Index show report

The Middle Eastern?s largest exhibition dedicated to the interiors industry closed its doors on the 11th November after five busy days.

The Middle Eastern’s largest exhibition dedicated to the interiors industry closed its doors on the 11th November after five busy days.

Occupying the entire 61,000 m² of the Dubai International Exhibition Centre, 1,389 exhibitors from 57 countries crammed into each hall.

They showcased exciting designs from office furniture to laminate flooring to hand-embroidered wallpapers to elegant crystal chandelier lighting.

Index visitors increased by 7.3% from Index 2005 to 36,994 and approximately 62% of registered visitors were from outside Dubai, showing the international influence Index now commands.

Promoting the fair globally was a key consideration for Index organisers, dmg, this year as Bernard Walsh, managing director of dmg world media Dubai Ltd explained: “We made substantial efforts to attract the key buyers from Saudi Arabia, India, Iran and other key countries, and it is very satisfying to see that our strategy was successful.

Encouragingly, there was also a marked increase in the number of visitors from East Africa, which demonstrates the still expanding geographical strength of Index.”

There was impressive attendance from local companies, with Al Aqili taking over the whole Al Multaqua hall and smaller independent companies producing inspiring stands.

Regionally, Egypt had a great exhibition, with an eye-catching raised central display in Zabeel Hall where highly contemporary interpretations of classical furniture items, such as a scarlet stretched chaise longue were showcased from Fayek Furniture.

Internationally, it was very encouraging to see a healthy selection of Far-Eastern countries with some Vietnamese and Filipino companies exhibiting for the first time, along with their Malaysian, Thai and Indonesian counterparts.

Expected flourishes of innovation in principally the furniture and lighting industries were featured in the Italian pavilion where 130 companies were coordinated by Federlegno-Arredo, spread over 3,000m².

Similarly, the French pavilion hosted 51 companies, an increase from 43 last year.

Aurélie Quinquet-Aubin, from the French trade Commission in Dubai says: “Manufacturers of furniture, porcelain, fine art, decorative objects, fine wood and upholstery fabric presented high-end products including some created to suit the Emirates’ market and tastes, in terms of colours and styles.

One third of the companies exhibited for the first time to discover the Emirates market and try to set up a commercial relationship with local companies.”

She continues: “The French companies coming to Index usually have high hopes for this exhibition and region.

Dubai sounds like a dream to them, as media in France constantly showcases the new luxury projects in Dubai.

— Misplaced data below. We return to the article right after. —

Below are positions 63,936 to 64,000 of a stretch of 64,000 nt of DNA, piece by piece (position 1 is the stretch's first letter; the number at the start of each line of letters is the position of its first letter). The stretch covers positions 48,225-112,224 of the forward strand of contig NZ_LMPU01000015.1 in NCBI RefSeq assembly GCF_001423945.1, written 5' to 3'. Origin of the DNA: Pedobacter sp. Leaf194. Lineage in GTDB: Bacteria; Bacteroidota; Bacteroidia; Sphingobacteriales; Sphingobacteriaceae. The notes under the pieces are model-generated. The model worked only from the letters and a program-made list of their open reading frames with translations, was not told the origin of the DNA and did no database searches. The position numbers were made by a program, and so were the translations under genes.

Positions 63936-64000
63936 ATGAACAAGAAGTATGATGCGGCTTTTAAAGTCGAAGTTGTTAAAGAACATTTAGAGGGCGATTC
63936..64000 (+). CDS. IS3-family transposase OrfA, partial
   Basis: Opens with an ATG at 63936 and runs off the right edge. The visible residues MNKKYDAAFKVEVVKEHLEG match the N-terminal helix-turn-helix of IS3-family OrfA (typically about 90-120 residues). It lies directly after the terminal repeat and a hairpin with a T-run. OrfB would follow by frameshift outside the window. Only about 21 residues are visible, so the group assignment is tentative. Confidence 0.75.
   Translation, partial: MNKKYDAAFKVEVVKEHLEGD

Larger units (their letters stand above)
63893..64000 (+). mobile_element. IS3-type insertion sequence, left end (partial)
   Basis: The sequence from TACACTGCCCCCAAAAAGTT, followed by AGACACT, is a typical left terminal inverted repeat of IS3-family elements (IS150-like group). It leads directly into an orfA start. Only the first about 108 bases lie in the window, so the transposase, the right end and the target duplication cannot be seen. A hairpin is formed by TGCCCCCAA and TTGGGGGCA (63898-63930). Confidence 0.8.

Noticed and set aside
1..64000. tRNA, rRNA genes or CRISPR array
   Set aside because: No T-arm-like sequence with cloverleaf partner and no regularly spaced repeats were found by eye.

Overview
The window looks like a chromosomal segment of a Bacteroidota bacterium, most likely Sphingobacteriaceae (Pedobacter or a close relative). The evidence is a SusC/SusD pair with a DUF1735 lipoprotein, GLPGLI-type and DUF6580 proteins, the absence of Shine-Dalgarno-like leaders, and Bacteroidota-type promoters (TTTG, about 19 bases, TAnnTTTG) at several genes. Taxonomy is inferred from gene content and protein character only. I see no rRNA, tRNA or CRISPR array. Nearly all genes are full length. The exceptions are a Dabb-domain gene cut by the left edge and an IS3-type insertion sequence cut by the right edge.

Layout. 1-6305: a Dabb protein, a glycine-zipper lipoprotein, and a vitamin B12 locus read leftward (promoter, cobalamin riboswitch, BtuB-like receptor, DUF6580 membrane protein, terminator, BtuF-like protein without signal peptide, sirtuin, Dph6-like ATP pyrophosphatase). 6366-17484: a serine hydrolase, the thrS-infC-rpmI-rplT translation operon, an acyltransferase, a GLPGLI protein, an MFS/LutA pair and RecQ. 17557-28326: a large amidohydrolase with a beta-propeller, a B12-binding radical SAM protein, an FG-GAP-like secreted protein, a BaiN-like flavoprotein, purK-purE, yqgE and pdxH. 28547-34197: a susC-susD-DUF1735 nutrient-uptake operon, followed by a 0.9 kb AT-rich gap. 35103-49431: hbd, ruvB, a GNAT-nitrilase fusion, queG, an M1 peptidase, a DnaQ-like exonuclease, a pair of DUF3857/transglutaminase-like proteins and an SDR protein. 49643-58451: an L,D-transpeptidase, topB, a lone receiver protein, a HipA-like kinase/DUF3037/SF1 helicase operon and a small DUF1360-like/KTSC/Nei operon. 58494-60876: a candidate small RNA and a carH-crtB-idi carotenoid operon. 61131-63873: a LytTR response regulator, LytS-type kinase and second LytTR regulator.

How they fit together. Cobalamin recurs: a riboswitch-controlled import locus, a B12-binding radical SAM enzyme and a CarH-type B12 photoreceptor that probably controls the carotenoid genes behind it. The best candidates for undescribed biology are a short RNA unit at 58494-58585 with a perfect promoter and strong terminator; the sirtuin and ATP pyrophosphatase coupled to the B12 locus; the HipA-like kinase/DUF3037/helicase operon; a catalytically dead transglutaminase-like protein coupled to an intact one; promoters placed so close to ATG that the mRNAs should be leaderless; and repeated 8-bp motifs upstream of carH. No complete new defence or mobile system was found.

As their products are such high end and for some of them unique pieces, they really feel like the Emirates is THE market for them, more than the French market itself sometimes.

Index is the key to this shiny market.”

Carlos Costa, director of the Portuguese Trade Centre agrees: “The feedback from our Portuguese companies was very positive.

The exhibitors came to Dubai to present a top quality product equivalent to other famous European brands, yet at a much lower cost.

This is the message they were trying to get across within this rapidly increasing country, hoping not only to push business for themselves, but to promote Portugal’s high quality materials and design internationally.

It was an opportunity for Portuguese companies to show why they are the third largest fabric exporters in the world.”

As to the success of the show for the exhibitors, Costa enthuses: “There were important deals made with top specialised retailers in the region.

We were very excited with the news that rug specialists, Carving, had agreed a distribution deal with Habitat at the fair.

Some major players of the hospitality industry have also demonstrated a high interest in Portuguese products and we anticipate many prospective deals.”

The South Americans cited a very successful fair.

Andrea Monteiro Uhlmann, marketing manager, Arab Brazilian Chamber of Commerce said that during the event, around 80 orders were closed for approximately US$ 3 million with Brazilian companies.

The British enjoyed a fruitful fair too.

Sue Graves, project manager, British Contract Furnishing Association organised a UK group on behalf of UK Trade & Investment consisting of 40 designers, manufacturers and suppliers which were located in Hall 3 and Sheikh Rashid Hall.

She told CID: “It was an excellent show, and greatly improved by having a straight run through from 11am-8pm daily, which meant that visitors had time to work their way through all the halls without having to rush.

UK companies were overwhelmed with the responses to their products and have come back with an unparalled number of contacts from not just the GCC countries but from Africa, India and the Far East as well.”

The sheer scale of the show meant that the variety of exhibitors, while at times overwhelming, meant that the whole spectrum of interior design was covered.

As the show expands to immense proportions, it may make more sense for future shows to be split into categories instead of countries though.

In this era of increased globalisation, the country of origin is much less of a consideration for designers who are simply looking for interesting and exciting products for their projects.

The 2007 exhibition will be held at the Dubai International Exhibition Centre from 1-5 Nov.

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